Exhibit Columbus, meant to be a temporary collection of 18 architectural exhibits, may see a few pieces become a permanent part of the city’s heralded landscape.
In fact, as the three-month project – one that earned international attention – officially closes today after attracting an estimated 50,000 people, the future of a few of the installations is being negotiated, according to organizers.
That includes one of the more popular works, Cody Hoyt’s “Theoretical Foyer.” The multi-colored brick pattern at Seventh and Washington streets, inspired by world-renowned interior and textile designer Alexander Girard, will stay at least until late spring.
“We want to see how it (“Theoretical Foyer”) does during the winter, and what happens with it under snow and ice and salt before we talk about anything long-term,” said Richard McCoy, one of the founders of the three-month exhibition and also director of the umbrella nonprofit agency Landmark Columbus that has overseen Exhibit Columbus. “That was a piece that people were already in my ear about from the opening day.”
Story continues below gallery
Also, Formafantasma’s glazed brick-and-glass wall, “Window to Columbus,” at 538 Franklin St. downtown, sponsored by the Heritage Fund — The Community Foundation of Bartholomew County, will remain until spring. It will be part of continued exhibitions co-curated by Tricia Gilson of the Columbus Indiana Architectural Archives and designer Jonathan Nesci.
Plus, IKD’s “Conversation Plinth,” one of the most-publicized pieces, will remain in place at the Bartholomew County Public Library Plaza until next month.
Architect Chris Cornelius’ teepee-style “Wiikiaami” on Fifth Street next to First Christian Church possibly could stay, but McCoy hastened to add that several local parties and those beyond Columbus have recently expressed strong interest in the piece.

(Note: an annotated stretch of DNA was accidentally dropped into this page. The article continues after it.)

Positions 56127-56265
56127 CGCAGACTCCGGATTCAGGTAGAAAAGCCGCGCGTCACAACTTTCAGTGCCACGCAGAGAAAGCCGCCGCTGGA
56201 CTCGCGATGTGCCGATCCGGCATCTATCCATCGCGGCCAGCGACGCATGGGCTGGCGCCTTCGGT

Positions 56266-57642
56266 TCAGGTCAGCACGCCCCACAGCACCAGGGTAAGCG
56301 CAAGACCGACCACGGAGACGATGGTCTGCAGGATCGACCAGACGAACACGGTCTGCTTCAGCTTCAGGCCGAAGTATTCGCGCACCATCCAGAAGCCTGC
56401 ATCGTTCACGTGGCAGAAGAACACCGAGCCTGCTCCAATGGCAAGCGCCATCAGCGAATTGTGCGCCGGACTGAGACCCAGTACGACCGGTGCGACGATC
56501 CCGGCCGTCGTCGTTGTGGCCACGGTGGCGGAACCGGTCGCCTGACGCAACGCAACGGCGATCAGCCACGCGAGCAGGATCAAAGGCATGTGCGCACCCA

“We never actually intended for this to happen,” McCoy said, adding that the 18 Exhibit Columbus pieces originally were meant to be temporary.
However, he said, local residents’ enthusiasm and love for the exhibit’s works became one of more surprising and gratifying elements of the project for him and other leaders.
“That’s the thing I really underestimated – how much the local community would love this stuff,” McCoy said.
Dismantling details with local construction firms also are still being completed, with that work beginning in about a week or more, according to organizers. Although exact cost of teardown is as of yet unknown, it will be only a fraction — significantly less than 10 percent — of the project’s overall budget, McCoy said.
He said in-kind contributions from some firms will minimize dismantling costs.
Indianapolis philanthropist and arts supporter Jeremy Efroymson said he was impressed with the exhibition from its first day Aug. 26 when he and his girlfriend strolled through downtown Columbus to see the works. The Efroymson Family Fund-Central Indiana Community Foundation provided $250,000 in seed money and a challenge grant in fall of 2014 so the Exhibit Columbus effort could be organized.
McCoy said he and others were able to leverage the Efroymsons’ support to attract other funding for Exhibit Columbus. The event also attracted a broad range of financial support from other foundations, businesses, corporations and donors, according to organizers. That included The Heritage Fund — The Community Foundation of Bartholomew County, which is the umbrella agency for Landmark Columbus.
“The attendance sounds like a pretty good crowd to me,” said Efroymson, the fund’s vice president, and an advisory board member of Exhibit Columbus. “It got a lot of national press, which is good. I think one of Richard McCoy’s points from the beginning of all of this was to find a way to reactivate all these significant (permanent) architectural buildings in Columbus.
“And I think Columbus now has done a good job of that.”
- Finalizing what is staying temporarily and perhaps permanently.
- Finalizing plans to dismantle pieces such as “Conversation Plinth” moving elsewhere.
- Turning attention to the 2018 Exhibit Columbus Symposium scheduled in the fall.